Sleep, or the lack of it, can affect every single one of us, and our mental health. And a new poll conducted by the National Sleep Foundation demonstrates how lack of sleep can also affect our safety.
The 2012 Sleep in America poll, which kicked off National Sleep Awareness Week, focused on the sleep routines of transportation workers, such as pilots and taxi drivers, and how these routines impact their experiences at work, according to a poll press release.
The poll included a sample of 1,087 adults over 25 years old, including 292 adults who were non-transportation workers as the control group.
The results show that many transportation workers, especially pilots and train operators, are aware of issues in job performance and safety due to lack of proper sleep. This puts not only themselves at danger, but everyone else who decides to be a passenger as well.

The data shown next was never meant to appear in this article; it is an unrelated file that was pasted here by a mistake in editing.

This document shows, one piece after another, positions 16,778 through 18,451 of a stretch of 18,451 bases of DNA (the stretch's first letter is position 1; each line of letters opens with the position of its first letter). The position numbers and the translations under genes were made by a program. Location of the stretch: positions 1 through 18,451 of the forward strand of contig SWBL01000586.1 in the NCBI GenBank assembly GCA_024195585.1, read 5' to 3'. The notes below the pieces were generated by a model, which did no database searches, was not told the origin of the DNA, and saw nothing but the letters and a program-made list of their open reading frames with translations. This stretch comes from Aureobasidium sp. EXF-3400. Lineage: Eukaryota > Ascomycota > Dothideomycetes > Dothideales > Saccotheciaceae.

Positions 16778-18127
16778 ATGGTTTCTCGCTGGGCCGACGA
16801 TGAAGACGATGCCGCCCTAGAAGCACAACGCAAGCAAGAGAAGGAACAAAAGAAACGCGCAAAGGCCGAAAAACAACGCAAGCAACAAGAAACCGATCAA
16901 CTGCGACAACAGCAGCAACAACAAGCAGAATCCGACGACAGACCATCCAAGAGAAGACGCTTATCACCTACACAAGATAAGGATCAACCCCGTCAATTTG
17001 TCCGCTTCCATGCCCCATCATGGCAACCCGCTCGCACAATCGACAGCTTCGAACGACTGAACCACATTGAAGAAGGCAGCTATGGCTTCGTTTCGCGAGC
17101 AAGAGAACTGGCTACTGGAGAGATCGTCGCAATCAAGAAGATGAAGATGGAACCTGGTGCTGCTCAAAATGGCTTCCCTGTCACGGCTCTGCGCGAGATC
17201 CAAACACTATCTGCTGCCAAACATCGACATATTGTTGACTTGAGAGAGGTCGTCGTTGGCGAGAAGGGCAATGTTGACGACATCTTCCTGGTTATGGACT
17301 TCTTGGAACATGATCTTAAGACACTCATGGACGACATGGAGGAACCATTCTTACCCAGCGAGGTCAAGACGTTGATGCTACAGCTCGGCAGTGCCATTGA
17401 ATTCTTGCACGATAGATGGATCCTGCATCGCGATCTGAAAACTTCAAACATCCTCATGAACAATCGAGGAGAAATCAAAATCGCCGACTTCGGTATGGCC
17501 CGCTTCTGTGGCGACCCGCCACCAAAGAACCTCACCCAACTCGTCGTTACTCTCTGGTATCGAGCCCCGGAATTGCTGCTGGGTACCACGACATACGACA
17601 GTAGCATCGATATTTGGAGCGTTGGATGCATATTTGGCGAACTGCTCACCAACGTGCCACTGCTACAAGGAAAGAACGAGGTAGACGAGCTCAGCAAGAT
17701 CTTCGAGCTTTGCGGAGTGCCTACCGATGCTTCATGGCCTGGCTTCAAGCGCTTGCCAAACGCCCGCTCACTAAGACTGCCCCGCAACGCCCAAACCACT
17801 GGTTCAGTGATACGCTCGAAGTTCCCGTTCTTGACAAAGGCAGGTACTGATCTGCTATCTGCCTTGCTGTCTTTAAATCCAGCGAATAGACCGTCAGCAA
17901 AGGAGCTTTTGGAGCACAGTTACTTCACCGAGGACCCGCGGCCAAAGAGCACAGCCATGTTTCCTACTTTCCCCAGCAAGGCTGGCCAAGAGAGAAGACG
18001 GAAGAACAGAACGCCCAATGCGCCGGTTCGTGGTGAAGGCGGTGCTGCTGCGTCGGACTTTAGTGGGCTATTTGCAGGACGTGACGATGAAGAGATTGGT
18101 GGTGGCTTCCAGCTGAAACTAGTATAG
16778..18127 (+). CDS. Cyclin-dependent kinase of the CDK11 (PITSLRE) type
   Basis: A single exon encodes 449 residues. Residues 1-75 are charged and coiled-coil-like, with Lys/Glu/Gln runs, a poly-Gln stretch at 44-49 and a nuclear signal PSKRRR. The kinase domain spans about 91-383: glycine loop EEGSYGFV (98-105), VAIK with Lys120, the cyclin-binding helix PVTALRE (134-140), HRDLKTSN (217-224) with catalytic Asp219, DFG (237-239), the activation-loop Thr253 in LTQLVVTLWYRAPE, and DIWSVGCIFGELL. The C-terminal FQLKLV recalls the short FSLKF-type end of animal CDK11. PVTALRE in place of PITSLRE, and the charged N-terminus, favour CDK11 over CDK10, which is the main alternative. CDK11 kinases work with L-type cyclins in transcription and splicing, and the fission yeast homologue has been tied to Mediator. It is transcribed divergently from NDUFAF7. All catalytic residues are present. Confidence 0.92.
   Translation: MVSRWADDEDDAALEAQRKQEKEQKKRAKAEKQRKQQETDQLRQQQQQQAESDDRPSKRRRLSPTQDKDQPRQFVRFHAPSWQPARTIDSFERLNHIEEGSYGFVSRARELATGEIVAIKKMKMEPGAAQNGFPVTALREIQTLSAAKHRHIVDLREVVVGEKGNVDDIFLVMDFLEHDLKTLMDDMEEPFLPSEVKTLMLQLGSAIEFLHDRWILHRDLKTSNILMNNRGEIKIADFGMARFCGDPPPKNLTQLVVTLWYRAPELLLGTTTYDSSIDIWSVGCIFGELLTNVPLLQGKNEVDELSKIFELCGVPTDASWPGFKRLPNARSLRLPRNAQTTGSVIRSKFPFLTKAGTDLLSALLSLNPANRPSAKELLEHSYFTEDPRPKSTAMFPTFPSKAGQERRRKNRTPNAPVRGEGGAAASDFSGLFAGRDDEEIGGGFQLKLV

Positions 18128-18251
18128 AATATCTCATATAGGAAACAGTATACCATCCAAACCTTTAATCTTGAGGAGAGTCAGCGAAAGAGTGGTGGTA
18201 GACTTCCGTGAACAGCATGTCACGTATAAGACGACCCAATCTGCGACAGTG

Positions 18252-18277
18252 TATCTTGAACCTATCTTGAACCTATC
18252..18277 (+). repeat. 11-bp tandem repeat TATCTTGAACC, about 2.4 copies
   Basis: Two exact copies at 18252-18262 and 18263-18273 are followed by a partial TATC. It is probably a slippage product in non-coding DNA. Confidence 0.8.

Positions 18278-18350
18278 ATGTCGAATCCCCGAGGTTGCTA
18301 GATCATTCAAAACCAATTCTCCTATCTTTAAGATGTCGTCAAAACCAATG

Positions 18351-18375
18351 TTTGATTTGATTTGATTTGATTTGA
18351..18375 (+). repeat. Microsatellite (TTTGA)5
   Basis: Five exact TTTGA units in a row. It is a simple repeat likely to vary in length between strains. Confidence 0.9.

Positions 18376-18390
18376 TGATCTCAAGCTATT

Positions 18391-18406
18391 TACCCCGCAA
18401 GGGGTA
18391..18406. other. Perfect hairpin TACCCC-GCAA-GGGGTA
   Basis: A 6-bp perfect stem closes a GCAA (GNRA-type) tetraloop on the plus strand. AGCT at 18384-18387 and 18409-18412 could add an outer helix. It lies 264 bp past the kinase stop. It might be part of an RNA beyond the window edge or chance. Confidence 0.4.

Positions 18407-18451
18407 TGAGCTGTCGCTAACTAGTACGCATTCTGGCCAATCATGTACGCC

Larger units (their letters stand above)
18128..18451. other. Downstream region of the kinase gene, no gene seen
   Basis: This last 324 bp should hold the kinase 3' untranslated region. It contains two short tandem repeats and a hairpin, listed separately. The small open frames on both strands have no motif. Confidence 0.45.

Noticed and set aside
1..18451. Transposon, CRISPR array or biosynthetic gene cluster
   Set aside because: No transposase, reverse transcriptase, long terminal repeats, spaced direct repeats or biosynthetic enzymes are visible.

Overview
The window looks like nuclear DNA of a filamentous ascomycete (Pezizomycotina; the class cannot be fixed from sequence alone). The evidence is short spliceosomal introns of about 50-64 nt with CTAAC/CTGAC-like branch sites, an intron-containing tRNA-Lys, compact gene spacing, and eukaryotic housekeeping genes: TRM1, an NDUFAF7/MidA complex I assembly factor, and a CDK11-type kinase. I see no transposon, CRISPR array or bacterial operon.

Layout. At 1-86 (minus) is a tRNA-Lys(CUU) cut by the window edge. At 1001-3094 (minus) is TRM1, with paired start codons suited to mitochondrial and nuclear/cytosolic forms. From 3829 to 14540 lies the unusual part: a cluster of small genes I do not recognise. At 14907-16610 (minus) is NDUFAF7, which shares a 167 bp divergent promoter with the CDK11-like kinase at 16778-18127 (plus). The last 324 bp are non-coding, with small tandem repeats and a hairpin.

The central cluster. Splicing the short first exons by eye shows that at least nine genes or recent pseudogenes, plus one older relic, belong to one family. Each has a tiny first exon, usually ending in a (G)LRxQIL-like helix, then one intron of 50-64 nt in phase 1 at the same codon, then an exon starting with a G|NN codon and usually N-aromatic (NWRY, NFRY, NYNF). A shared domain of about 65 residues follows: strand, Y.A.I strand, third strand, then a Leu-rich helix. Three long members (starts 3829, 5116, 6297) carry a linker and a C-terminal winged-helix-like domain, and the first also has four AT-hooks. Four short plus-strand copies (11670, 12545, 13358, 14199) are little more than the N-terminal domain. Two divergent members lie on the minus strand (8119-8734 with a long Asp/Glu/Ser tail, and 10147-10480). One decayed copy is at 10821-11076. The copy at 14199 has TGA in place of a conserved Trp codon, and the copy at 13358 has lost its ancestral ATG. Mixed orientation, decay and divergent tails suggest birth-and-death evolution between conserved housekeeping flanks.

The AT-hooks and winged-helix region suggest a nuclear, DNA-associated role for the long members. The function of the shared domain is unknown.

“About one-fourth of train operators (26 percent) and pilots (23 percent) admit that sleepiness has affected their job performance at least once a week, compared to about one in six non-transportation workers (17 percent),” according to a poll press release. “One in five pilots (20 percent) admit that they have made a serious error and one in six train operators (18 percent) and truck drivers (14 percent) say that they have had a ‘near miss’ due to sleepiness.”
Transportation workers continue to put themselves and others in danger when sleepiness impairs their driving in the commute to and from work.
“Pilots and train operators are significantly more likely than non-transportation workers (6 percent each, compared to 1 percent) to say that they have been involved in a car accident due to sleepiness while commuting,” according to the press release.
Although the poll focused on transportation workers, Americans who work in general have issues with sleepiness that affects their performance at work and safety. However, the consequences of a pilot being sleepy compared to a customer service representative, for example, are completely different if you look at the number of people who could be impacted.